Caesarean-born children appear to perform below their peers in grammar and problem solving, according to a world-first study.
Researchers from the University of Melbourne measured the cognitive performance of 5000 Australian children who were born vaginally and via caesarean using NAPLAN results and data from the Longitudinal Study of Australian Children.
The study, which was published in the peer-reviewed journal Scientific Reports, revealed different bacteria in the guts of babies delivered by caesarean could be behind the delay.
"Caesarean birth is associated with a different colonisation of the gut by the bacteria that form a large ecosystem inside the gastrointestinal tract," Professor of physiology Joel Bornstein told the ABC.
"Immediately after caesarean birth, the bacteria present are different from those that are present after a vaginal birth," Prof Bornstein said.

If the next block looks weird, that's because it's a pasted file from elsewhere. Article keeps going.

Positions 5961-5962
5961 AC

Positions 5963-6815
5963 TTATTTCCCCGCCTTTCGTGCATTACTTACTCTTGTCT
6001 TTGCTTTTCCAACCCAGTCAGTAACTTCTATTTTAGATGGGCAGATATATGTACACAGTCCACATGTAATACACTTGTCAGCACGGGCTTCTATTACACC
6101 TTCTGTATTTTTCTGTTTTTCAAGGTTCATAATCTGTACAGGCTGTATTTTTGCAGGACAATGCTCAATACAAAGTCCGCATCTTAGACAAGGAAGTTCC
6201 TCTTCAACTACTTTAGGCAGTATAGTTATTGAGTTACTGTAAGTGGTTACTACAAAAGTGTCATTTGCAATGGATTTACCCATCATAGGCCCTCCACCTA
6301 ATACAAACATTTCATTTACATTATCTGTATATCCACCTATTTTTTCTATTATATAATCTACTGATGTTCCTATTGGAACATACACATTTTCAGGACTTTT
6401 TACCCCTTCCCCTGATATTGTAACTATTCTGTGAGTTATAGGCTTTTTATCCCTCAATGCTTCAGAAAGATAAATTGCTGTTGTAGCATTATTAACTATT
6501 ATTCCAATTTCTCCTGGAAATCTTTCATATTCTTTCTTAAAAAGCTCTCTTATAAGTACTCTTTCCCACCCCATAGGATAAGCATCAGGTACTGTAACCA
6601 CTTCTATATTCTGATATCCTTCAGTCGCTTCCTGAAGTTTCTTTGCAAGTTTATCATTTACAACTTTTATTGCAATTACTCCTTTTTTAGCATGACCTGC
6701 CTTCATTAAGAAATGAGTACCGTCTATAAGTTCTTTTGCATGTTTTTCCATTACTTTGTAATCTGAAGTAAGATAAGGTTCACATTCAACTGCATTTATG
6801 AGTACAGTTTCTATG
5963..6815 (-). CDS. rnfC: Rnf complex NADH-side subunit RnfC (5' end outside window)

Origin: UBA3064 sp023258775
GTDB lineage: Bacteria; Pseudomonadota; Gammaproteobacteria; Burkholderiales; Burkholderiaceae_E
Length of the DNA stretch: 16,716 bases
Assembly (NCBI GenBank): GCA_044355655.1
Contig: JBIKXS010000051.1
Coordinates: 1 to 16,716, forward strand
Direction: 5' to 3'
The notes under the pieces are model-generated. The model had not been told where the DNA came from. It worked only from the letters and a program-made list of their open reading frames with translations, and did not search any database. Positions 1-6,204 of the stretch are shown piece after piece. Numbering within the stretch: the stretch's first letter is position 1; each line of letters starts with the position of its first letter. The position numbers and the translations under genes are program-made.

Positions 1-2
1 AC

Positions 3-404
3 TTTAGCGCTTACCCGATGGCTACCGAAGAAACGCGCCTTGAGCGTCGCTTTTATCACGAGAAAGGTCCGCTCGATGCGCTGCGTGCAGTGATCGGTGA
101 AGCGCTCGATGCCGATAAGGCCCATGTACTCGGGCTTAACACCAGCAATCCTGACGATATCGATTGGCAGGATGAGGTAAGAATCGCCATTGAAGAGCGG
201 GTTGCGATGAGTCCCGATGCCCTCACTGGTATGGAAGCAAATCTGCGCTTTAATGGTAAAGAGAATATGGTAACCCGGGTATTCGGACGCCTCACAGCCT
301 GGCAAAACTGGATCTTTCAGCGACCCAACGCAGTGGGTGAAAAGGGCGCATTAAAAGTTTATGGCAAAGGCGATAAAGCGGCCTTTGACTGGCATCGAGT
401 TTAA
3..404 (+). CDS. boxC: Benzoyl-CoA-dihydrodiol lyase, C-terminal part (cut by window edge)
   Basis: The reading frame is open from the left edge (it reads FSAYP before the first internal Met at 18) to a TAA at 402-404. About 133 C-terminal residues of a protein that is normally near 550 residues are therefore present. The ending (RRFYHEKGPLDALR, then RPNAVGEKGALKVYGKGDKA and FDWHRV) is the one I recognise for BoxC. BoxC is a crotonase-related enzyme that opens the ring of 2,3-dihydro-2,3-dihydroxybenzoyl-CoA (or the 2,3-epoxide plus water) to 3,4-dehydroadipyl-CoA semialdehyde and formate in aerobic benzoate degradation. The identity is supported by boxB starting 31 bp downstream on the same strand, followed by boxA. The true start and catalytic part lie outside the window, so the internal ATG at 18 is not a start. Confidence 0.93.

"There's quite a lot of data now indicating that the gut bacteria influence the nervous system.
"So we believe, although there's no way of proving it at this point, that this may be the difference that leads to the cognitive changes later on in life."
Children born via C-section had small delays in their grammar, numeracy, reading and writing skills between the ages of four to nine.
Melbourne University's Cain Polidano told the ABC: "There is already a bit of evidence that shows that caesarean birth is related to a number of negative childhood health outcomes, including risks of ADHD, autism and also asthma.
"So our research speaks to that literature which shows that there's a link, but what we do now is look at impacts on another outcome, which is child development," Dr Polidano said.
The researchers said their study underlined the need for a precautionary approach in responding to requests for a planned caesarean when there are no apparent elevated risks from vaginal birth.
About 30% of all births in Australia are by caesarean section, much higher than the World Health Organisation's recommended figure of 15% for developed countries.
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